Parkinson's disease, cancer, myocardial infarction, a cutaneous wound, a dermatologic disorder, a dermatological lesion, dermatitis, psoriasis, condyloma, verruca, hemangioma, keloid, skin cancer, atopic dermatitis, Behcet disease, chronic granulomatous disease, cutaneous T cell lymphoma, ulceration, a pathological condition characterised by initial injury inducing inflammation and immune dysregulation leading to chronic tissue remodeling including fibrosis and loss of function, renal ischemic injury, cystic fibrosis, sinusitis and rhinitis or an orthopaedic disease or may be used to aid wound healing, scar reduction, bone formation, a bone graft or bone marrow transplantation in an individual, or (i) in the regulation of a pathway selected from any one or more of the following: cytoskeletal regulation by Rho GTPase, cell cycle, integrin signalling pathway, Inflammation mediated by chemokine & cytokine signaling pathway, FGF signaling pathway, EGF receptor signaling pathway, angiogenesis, plasminogen activating cascade, blood coagulation, glycolysis, ubiquitin proteasome pathway, de novo purine biosynthesis, TCA cycle, phenylalanine biosynthesis, heme biosynthesis; (ii) in the regulation of processes including any one or more of the following: cell structure and motility, cell structure, cell communication, cell motility, cell adhesion, endocytosis, mitosis, exocytosis, cytokinesis, cell cycle, immunity and defense, cytokine/chemokine mediated immunity, macrophage-mediated immunity, granulocyte- mediated immunity, ligand-mediated signaling, cytokine and chemokine mediated signaling pathway, signal transduction, extracellular matrix protein-mediated signaling, growth factor homeostasis, receptor protein tyrosine kinase signaling pathway, cell adhesion-mediated signaling, cell surface receptor mediated signal transduction, JAK-STAT cascade,

antioxidation and free radical removal, homeostasis, stress response, blood clotting, developmental processes, mesoderm development, skeletal development, angiogenesis, muscle development, muscle contraction, protein metabolism and modification, proteolysis, protein folding, protein complex assembly, amino acid activation, intracellular protein traffic, other protein targeting and localization, amino acid metabolism, protein biosynthesis, protein disulfide-isomerase reaction, carbohydrate metabolism, glycolysis, pentose-phosphate shunt, other polysaccharide metabolism, purine metabolism, regulation of phosphate metabolism, vitamin metabolism, amino acid biosynthesis, pre-mRNA processing, translational regulation, mRNA splicing; or (iii) in the supply of functions including any one or more of the following: signaling molecule, chemokine, growth factor, cytokine, interleukin, other cytokine, extracellular matrix, extracellular matrix structural protein, other extracellular matrix, extracellular matrix glycoprotein, protease, metalloprotease, other proteases, protease inhibitor, metalloprotease inhibitor, serine protease inhibitor, oxidoreductase, dehydrogenase, peroxidase, chaperone, chaperonin, Hsp 70 family chaperone, other chaperones, synthetase, synthase and synthetase, select calcium binding protein, aminoacyl-tRNA synthetase, lyase, isomerase, other isomerase, ATP synthase, hydratase, transaminase, other lyase, other enzyme regulator, select regulatory molecule, actin binding cytoskeletal protein, cytoskeletal protein, non-motor actin binding protein, actin and actin related protein, annexin, tubulin, cell adhesion molecule, actin binding motor protein, intermediate filament, ribonucleoprotein, ribosomal protein, translation factor, other RNA-binding protein, histone, calmodulin related protein, vesicle coat protein.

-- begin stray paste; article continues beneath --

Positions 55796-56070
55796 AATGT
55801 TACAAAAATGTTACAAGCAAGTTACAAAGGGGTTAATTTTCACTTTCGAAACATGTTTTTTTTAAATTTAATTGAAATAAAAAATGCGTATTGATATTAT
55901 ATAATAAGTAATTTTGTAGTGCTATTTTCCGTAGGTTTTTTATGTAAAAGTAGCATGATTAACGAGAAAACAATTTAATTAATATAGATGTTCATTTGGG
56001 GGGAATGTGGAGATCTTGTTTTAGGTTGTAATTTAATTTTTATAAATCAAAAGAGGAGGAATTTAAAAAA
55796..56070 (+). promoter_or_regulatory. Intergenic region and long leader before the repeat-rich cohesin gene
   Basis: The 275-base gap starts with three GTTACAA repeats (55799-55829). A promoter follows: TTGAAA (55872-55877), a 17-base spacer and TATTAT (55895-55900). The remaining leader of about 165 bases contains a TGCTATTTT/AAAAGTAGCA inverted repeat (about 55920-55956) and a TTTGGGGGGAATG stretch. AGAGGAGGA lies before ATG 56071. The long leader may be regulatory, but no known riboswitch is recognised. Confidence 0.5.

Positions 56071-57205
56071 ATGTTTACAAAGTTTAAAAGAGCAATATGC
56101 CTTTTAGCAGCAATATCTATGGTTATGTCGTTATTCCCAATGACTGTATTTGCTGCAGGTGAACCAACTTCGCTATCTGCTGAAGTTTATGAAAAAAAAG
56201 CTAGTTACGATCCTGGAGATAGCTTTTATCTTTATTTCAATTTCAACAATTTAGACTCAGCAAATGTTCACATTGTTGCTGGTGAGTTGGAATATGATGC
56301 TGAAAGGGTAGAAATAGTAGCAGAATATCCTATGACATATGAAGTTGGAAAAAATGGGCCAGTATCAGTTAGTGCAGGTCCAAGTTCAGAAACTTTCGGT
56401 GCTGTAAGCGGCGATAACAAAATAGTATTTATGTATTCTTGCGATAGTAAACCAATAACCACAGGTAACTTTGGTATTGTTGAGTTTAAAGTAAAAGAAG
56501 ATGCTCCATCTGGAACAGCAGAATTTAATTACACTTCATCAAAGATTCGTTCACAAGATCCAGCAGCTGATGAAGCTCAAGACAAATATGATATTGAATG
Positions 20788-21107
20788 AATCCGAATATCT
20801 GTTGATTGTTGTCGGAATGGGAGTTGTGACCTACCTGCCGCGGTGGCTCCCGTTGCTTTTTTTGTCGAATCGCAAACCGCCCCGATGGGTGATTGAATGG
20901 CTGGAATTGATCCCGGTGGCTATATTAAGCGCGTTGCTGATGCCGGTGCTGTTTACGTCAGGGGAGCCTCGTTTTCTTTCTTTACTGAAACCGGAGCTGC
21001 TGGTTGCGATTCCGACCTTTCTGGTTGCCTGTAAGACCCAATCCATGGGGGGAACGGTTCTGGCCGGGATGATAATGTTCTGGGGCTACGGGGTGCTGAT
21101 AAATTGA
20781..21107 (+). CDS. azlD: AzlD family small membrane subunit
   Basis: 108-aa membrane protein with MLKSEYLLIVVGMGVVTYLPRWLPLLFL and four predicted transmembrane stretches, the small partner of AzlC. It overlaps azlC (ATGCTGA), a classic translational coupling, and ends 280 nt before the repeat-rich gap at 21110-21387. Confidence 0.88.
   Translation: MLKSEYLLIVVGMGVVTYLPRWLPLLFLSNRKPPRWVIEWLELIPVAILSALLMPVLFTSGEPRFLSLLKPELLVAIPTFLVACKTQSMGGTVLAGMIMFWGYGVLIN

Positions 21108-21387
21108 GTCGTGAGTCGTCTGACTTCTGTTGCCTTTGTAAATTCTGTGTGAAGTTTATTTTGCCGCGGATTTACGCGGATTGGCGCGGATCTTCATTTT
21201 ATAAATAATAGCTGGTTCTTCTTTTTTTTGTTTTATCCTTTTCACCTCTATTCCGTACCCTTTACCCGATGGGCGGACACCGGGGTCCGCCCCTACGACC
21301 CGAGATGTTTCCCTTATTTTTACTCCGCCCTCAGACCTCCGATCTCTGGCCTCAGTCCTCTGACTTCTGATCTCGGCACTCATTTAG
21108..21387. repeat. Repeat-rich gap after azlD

We further describe an immortalised mesenchymal stem cell obtainable by a method as set out above.

We further describe a conditioned medium obtainable by a method as set out above.

We further describe aexosome obtainable by a method as set out above. We further describe a pharmaceutical composition obtainable by a method as set out above.

We further describe a delivery system for delivering a conditioned medium, an exosome or a pharmaceutical composition, comprising a source of conditioned medium as set out above, a source of an exosome as set out above, or a source of a pharmaceutical composition as set out above, together with a dispenser operable to deliver the conditioned medium, exosome or pharmaceutical composition to a target.

We further describe the use of a delivery system as set out above in a method of delivering a conditioned medium, exosome or a pharmaceutical composition to a target. The transformed mesenchymal stem cell, cell culture or cell line may comprise cardioprotective activity. The cardioprotective activity may be assayed in a mouse model of acute myocardial infarction (AMI).

The transformed mesenchymal stem cell, cell culture or cell line may be obtainable by transforming a mesenchymal stem cell obtained by any means. The mesenchymal stem cell cell from which the transformed mesenchymal stem cell is derived may comprise any suitable mesenchymal stem cell, for example derived from an embryonic stem cell, a foetal cell, such as a cadaveric foetal cell or any other suitable tissue source. The mesenchymal stem cell may be obtained or derived from an embryonic stem cell line, or a foetal cell line. Similarly, the transformed mesenchymal stem cell may be established from a mesenchymal stem cell line. For example, the mesenchymal stem cell may be established from an embryonic stem cell or embryonic stem cell line as described in for example, WO2007/027157 or